Enamel Erosion: Diagnosis
Enamel Erosion: What To Look For
Patients at risk of developing enamel erosion can be proactively identified using risk factors and lifestyle.
Identifying enamel erosion can be difficult for patients and dental professionals alike. Dentists have difficulty correctly diagnosing (both detection and differentiation) and managing enamel erosion, across all severity levels and particularly in early stages.1,2
Patients at risk of enamel erosion include:2-4
- Soda swishers
- People who snack on acidic foods frequently throughout the day
- Patients consuming diets with high levels of fruit and fruit juices
- Patients with eating disorders
- Patients with gastric reflux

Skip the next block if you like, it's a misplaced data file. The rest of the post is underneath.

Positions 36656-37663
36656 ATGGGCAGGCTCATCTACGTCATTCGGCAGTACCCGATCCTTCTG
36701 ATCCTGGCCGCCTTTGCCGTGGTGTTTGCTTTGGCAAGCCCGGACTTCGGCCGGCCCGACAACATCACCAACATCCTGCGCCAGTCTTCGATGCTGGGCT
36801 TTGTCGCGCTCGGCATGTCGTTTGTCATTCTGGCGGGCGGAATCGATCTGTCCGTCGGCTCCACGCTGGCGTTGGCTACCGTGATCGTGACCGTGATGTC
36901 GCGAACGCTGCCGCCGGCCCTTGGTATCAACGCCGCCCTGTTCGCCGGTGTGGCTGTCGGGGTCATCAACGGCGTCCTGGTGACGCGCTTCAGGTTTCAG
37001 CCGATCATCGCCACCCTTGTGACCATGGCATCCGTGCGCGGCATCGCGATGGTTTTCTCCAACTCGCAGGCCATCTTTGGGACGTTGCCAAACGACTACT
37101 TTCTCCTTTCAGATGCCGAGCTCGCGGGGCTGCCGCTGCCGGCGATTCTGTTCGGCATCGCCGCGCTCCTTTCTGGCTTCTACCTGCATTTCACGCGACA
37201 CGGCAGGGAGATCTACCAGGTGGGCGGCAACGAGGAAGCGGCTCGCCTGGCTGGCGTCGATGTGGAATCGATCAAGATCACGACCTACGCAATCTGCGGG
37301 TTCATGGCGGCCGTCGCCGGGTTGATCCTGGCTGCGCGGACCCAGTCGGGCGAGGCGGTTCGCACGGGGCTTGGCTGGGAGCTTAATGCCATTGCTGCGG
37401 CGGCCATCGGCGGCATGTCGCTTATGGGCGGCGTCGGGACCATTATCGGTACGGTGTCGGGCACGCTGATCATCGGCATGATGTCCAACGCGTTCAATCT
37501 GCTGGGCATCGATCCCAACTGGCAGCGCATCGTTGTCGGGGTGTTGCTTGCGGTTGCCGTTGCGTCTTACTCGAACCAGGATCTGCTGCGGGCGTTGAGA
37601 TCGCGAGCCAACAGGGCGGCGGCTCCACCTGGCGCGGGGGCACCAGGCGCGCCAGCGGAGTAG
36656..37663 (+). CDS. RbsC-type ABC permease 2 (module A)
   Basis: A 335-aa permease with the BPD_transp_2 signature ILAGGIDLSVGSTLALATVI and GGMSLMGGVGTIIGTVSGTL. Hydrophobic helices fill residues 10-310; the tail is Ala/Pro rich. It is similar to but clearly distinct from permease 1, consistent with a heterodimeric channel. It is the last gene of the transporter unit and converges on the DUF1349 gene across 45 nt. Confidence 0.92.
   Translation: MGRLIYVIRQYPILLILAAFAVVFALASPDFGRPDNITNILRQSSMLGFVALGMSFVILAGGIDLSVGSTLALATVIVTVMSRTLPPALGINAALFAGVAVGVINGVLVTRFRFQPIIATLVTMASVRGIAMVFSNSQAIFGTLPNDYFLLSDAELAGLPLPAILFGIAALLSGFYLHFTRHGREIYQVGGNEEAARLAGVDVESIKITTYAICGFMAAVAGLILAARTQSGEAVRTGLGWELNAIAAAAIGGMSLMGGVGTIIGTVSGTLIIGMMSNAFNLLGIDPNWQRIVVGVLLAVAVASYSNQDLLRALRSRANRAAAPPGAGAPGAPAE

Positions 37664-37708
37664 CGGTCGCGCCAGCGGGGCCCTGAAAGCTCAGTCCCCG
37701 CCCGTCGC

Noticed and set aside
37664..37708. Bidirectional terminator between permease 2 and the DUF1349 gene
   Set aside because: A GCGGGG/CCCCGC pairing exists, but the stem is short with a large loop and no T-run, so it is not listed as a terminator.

Early Diagnosis of Enamel Erosion is Important to Prevent Further, Lasting Damage5
Common Features of Enamel Erosion3,6
Clinical appearance is critical to identifying enamel erosion. Over time, the wear caused by enamel erosion can lead to reduced thickness of enamel and a change in the texture, shape, and appearance of the teeth. If dentin becomes exposed, this may also cause teeth to become sensitive.3,6
- Yellowing (advanced sign)
As erosion becomes more severe, enamel thins, exposing the dentin underneath and causing teeth to appear yellow or discolored.
- Thinning and translucency
Teeth that appear thin and translucent are a sign that tooth enamel erosion may have already begun.
- Surface changes (smoothing)
One sign of dental erosion is the loss of the surface of the tooth, leading to a smooth, shiny appearance.
- Loss of structural features (rounding)
Dental erosion, if untreated, can lead to the progressive loss of the surface of the tooth. The loss of tooth structure can require complex and lengthy treatment including fillings, crowns etc.
Other Signs of Enamel Erosion3,6
- Palatal erosive tooth wear
- Occlusal cupping